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21

In Chrome, you can open the developer tools, click in the device icon (1), and then select the connection throttling (2). Edit (2015-11-03) Since around Chrome 45, it actually got a little bit easier: you don't have to be in device mode anymore.


17

The figure I keep hearing is that you should keep it below two seconds, that's actually Google's recommendation. There is a ClickZ article on page load times written by Bryan Eisenberg, where he mentions that: Several influential people (SEOs and marketing execs) have shared with me that getting load time under the two-second load time mark, as ...


14

As covered here, GitHub Pages is served with Nginx and automatically gzip's content. You can confirm gzip compression for your site by checking the HTTP headers with online tools like this one. Enter the URL to a webpage or resource, and type in gzip under "Accept-Encoding" to indicate that the HTTP client (i.e., the online testing tool in this case) ...


12

The base64 image option should be used where you would only have a very small number of images and you want to eliminate the network overhead of fetching a picture from the server. However from what you are indicating in the question I assume this could scale to a large number of images. In this case I would use a single 1px x 1px transparent image from the ...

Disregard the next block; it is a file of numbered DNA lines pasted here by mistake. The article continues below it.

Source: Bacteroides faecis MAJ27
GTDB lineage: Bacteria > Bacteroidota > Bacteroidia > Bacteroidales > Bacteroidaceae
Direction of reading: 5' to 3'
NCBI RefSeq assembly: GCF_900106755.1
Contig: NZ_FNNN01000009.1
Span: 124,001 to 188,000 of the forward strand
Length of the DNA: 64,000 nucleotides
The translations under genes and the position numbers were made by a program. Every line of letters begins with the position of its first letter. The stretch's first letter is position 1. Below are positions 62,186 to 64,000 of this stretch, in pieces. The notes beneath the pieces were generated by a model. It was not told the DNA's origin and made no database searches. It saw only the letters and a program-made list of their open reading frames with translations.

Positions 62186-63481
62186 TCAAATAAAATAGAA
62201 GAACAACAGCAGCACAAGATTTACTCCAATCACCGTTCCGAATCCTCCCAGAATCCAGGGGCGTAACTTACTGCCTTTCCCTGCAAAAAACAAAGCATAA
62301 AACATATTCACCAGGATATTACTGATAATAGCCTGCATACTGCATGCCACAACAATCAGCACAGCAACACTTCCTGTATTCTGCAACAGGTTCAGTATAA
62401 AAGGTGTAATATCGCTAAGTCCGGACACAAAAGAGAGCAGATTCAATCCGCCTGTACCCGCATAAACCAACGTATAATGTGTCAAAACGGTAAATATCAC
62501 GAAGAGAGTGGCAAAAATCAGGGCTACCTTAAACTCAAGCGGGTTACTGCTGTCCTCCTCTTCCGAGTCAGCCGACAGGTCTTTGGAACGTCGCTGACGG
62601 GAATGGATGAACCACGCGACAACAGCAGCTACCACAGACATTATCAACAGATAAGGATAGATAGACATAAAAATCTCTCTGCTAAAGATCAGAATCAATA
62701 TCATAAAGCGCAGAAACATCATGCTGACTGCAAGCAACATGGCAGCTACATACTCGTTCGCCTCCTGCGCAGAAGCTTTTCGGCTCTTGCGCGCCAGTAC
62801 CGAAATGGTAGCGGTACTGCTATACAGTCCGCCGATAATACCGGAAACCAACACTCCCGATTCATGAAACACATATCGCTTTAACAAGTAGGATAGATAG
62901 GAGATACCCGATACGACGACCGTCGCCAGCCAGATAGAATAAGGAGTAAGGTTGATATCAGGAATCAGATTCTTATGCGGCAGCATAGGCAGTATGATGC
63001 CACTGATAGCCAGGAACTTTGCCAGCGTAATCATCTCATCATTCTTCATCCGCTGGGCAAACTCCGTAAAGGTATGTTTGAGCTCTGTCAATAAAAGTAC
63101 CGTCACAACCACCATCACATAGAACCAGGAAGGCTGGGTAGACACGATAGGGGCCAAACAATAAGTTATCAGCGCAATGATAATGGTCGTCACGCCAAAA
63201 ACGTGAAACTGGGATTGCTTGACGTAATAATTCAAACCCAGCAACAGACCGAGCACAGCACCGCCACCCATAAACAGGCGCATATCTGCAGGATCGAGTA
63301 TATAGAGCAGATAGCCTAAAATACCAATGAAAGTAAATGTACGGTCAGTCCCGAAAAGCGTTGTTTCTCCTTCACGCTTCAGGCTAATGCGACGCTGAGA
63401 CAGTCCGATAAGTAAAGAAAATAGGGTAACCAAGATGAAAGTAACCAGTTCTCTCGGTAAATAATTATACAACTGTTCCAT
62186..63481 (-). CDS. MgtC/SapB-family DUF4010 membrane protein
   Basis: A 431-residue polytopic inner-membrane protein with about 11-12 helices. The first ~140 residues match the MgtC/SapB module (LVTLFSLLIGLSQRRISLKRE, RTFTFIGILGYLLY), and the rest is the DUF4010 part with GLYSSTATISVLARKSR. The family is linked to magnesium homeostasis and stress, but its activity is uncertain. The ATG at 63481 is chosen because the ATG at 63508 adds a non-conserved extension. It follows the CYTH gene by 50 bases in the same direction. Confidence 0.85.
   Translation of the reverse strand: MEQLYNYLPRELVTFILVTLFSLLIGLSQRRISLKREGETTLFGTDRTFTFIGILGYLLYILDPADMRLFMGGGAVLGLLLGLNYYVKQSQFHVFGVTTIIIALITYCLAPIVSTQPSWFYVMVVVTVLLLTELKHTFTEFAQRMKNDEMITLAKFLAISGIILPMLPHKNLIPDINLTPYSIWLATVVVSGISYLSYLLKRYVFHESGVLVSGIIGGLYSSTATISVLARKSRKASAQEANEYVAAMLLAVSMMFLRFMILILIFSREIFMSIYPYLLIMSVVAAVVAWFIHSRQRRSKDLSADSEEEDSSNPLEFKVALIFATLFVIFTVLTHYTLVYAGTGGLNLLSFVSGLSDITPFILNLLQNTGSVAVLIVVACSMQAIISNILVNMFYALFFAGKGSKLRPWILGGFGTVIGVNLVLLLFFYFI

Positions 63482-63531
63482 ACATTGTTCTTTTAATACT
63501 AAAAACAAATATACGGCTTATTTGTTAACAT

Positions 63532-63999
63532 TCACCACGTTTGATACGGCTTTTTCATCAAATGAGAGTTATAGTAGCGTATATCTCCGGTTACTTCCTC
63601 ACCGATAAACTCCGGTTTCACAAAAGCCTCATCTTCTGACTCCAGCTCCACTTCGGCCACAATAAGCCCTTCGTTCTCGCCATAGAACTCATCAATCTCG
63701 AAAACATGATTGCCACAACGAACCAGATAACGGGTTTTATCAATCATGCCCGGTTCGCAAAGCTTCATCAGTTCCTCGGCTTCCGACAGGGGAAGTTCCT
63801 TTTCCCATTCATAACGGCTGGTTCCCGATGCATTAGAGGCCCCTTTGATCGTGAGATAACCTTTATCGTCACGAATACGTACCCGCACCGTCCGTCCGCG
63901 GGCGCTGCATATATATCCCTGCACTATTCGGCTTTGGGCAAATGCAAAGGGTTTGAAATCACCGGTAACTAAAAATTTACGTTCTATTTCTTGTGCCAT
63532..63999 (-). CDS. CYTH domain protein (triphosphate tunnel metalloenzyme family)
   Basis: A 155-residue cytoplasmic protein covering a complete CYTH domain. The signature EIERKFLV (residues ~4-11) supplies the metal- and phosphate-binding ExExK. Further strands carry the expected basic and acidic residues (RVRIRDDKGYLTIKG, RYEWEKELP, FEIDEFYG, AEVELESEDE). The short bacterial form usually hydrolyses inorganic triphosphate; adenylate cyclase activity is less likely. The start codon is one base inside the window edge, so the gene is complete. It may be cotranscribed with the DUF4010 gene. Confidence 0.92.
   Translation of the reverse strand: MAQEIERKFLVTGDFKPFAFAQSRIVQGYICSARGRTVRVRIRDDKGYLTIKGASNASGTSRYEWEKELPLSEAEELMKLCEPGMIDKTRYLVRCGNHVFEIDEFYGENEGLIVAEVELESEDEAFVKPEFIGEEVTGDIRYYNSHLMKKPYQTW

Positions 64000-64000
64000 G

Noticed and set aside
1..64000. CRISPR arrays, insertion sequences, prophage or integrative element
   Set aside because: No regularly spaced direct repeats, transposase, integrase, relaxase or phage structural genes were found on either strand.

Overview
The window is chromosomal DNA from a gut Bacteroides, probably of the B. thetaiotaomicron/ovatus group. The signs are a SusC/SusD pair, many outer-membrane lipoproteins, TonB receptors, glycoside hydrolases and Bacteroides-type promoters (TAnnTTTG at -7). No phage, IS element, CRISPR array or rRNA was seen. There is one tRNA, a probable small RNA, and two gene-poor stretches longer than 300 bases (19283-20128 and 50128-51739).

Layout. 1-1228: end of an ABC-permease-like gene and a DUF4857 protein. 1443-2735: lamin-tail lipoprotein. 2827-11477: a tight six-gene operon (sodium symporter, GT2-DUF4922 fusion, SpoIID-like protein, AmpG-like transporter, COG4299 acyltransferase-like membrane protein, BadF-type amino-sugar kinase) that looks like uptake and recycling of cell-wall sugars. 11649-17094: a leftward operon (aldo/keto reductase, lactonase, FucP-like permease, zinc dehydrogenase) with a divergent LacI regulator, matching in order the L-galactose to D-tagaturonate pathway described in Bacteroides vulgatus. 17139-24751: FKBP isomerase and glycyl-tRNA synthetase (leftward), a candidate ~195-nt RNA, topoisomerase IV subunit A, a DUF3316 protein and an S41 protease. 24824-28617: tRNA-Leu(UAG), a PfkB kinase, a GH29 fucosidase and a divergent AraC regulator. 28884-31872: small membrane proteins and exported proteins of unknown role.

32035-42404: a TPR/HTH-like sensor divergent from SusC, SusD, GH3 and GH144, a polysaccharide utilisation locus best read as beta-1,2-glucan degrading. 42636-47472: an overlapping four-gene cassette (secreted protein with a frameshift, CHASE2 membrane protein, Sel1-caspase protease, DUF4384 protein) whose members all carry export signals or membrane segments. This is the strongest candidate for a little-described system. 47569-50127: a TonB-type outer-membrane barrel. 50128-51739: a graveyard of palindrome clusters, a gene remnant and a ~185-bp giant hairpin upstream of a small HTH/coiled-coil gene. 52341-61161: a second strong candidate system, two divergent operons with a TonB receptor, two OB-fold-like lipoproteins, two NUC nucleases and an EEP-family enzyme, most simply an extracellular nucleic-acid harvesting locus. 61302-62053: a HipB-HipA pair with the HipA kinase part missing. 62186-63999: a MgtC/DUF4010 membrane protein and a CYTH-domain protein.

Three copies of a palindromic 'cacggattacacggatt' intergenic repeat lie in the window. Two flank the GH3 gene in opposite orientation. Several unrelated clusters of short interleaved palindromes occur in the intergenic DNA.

10

Browsers download data in parallel and try to start rendering the page as soon as possible. If you do not specify the size, the browser has no idea how large the image is going to be until after the image download is fully complete. This delay forces the browser to repaint or reflow the layout - delaying the page load time. The more images with this ...


9

As of 2011, you will see the first drop in page performance after 14.6 KB has been sent. For the speediest page, all of your HTML code from the first byte up to and including the critical CSS should fit within this amount of data. 14.6 KB is the size of an HTTP server's initial TCP congestion window assuming a default TCP IW value of 10 (which was agreed on ...


8

You can slow down specific resources with Deelay.me: <img src="http://deelay.me/1000?http://mysite.com/image.gif"> Deelay.me is a delay proxy for web resources. You can use it with your images/stylesheets/scripts, to increase their load time.


8